I am a public services librarian who wishes to learn enough programming/scripting to use Web 2.0 APIs in my library's Website. Could this jeopardize user privacy? I am interested to hear others chime in on this topic.

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Rory Litwin wrote an interesting post on this last year in library juice in which he felt:_
Web 2.0 websites are, with some exceptions, based primarily on sharing information, but sharing information in a particular way: essentially, they are about seeing and being seen.
http://libraryjuicepress.com/blog/?p=68

He had some interesting points.
Interesting idea, sadly our website doesn't have anything remotely like an API. Our OPAC can't even generate clean HTML.... but that's another story.

To my mind it depends on what information you'd want to make available. For example as a patron being able to see that another patron has borrowed a specific book is a break of that other patrons privacy. But, being able to see that a book has been borrowed 25 times in the past 6 months is a good thing. It may be an indication that the book is a good one.

Allowing comments could also be interesting and could be considered a step down the "Library2.0" path. It wouldn't necessarily be a privacy problem because you wouldn't need people to login, just as you don't need people to login to post comments on a blog. Granted the idea of patrons posting comments in your OPAC scares many people, but I think it could be valuable.

Essentially I think it comes down to what information you'd want to make available, and how you did it. Is investigating, and possibly implementing, some of these thing a colossal waste of time? No. My suggestion would be start small and see where it leads you. The librarians you know may even come on board after a while after they see it is less scary.
Sounds like miscommunication. The Facebook API is just as secure as Facebook so your users wouldn't get anything more than what they are authorized to get.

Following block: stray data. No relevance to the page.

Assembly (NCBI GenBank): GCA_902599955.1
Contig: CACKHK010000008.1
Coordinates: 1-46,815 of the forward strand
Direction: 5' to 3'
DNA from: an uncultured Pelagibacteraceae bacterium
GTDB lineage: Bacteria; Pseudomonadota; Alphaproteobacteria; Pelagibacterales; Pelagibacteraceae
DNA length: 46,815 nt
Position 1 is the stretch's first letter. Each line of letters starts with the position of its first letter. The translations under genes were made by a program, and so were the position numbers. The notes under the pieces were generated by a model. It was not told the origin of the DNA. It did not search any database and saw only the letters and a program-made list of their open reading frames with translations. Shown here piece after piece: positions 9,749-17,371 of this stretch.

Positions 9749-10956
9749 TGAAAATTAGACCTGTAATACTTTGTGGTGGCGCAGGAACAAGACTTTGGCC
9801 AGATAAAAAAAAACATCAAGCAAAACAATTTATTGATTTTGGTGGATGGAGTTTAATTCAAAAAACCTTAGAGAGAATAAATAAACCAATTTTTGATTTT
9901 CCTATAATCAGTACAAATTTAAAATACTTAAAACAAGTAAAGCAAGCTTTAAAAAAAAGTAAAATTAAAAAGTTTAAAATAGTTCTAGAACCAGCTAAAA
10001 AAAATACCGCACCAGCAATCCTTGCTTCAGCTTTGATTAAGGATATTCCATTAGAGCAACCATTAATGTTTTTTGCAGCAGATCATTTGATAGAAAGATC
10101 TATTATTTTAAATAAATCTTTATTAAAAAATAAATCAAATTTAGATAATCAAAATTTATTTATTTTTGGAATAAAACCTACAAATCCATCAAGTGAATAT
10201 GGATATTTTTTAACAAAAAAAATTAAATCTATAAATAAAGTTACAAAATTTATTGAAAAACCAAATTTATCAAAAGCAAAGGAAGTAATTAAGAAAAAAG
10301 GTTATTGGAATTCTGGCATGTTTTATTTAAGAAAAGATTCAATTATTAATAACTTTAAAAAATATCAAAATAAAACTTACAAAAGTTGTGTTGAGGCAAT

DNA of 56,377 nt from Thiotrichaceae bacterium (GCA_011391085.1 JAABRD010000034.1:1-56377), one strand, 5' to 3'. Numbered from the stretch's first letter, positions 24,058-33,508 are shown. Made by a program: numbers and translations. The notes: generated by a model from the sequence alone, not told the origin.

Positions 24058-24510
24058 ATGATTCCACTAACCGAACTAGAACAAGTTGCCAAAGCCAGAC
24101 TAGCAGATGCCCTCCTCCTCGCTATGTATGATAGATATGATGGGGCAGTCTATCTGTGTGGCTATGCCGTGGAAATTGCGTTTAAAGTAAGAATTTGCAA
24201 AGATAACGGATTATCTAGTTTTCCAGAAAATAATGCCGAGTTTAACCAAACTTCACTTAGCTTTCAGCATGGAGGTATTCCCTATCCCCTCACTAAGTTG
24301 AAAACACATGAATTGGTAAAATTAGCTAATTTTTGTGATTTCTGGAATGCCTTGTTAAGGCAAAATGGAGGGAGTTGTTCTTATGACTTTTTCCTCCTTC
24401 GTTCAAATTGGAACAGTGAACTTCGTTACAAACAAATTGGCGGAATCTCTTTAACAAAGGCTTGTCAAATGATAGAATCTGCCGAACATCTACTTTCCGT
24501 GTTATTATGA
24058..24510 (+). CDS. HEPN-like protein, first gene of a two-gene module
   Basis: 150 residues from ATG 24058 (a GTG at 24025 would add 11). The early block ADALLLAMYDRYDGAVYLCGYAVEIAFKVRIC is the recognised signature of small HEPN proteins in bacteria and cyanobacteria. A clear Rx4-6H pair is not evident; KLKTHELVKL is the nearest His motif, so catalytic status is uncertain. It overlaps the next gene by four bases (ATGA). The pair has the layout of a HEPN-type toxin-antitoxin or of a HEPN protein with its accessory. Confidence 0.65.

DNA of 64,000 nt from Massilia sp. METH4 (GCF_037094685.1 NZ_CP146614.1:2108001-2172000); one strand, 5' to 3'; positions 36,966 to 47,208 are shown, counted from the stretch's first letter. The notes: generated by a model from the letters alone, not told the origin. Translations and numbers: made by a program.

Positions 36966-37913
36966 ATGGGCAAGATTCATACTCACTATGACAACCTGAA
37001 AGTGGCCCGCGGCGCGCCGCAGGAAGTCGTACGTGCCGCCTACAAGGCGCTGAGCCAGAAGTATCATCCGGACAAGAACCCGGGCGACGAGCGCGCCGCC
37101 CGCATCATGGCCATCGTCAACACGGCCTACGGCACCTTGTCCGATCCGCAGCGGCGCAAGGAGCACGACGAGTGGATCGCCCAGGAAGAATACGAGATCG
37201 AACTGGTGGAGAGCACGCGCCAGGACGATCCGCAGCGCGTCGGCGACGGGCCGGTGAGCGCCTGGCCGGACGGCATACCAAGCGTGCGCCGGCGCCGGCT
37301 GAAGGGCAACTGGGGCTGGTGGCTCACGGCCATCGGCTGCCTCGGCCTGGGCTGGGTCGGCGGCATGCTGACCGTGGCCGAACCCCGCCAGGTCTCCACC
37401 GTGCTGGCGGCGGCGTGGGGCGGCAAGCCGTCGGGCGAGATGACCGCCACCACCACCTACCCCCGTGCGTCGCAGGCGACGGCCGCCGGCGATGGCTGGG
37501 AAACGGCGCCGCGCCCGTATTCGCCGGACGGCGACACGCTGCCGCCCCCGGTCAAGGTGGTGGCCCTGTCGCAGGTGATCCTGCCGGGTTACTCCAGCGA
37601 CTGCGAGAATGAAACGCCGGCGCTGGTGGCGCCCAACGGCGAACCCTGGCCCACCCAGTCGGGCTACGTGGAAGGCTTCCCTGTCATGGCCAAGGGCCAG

Most likely it is a miscommunication. I don't really know what an API is or does or how I'd use it. I just know it stands for Application Programming Interface.
I am not sure that this question can be answered in abstract. It depends a lot on what you are trying to achieve, the relationship of your Web 2.0 frontend to backend systems, network and box architecture, etc.

It sounds like you are just getting into programming. I would consider it a really bad idea as a beginner to write anything that runs server-side on a public net accessible box. You should work on the assumption that any machine that runs your code might be taken over by any bad people who can network to that machine.

Client-side code is generally less risky in that regard in that if you are making AJAX requests to a XML file (or professionally written XML emitter [hopefully]) on the server, the bad guy can make the same request or the same request with different parameters, but shouldn't be able to compromise the webserver.

Does that help?
Yes, thank you.

This helps in that I better understand that most of my hypothetical questions cannot be well articulated or easily answered in the abstract, and it helps me understand the frequent miscommunications noob techs (ME) have with experienced IT systems professionals. I think I have much more to learn before I can discuss thiese issues with clarity.
Certainly not trying to discourage you. We all start someplace and I started out on the reference desk myself. People laugh when I describe myself as a non-technical resource and then pull out a wall sized semantic data model to backend audience-specific faceted navigation experiences. It comes with time and experience. Learning to code helps--just, if you are concerned about privacy, be careful about where you do it.

Actually, a lot of the difficulty that Library Professionals have talking to IT Professional comes from using different vocabulary for similar concepts. Indeed, often the concept that the IT Professional has behind the fancy word is rather simplistic from our point of view.

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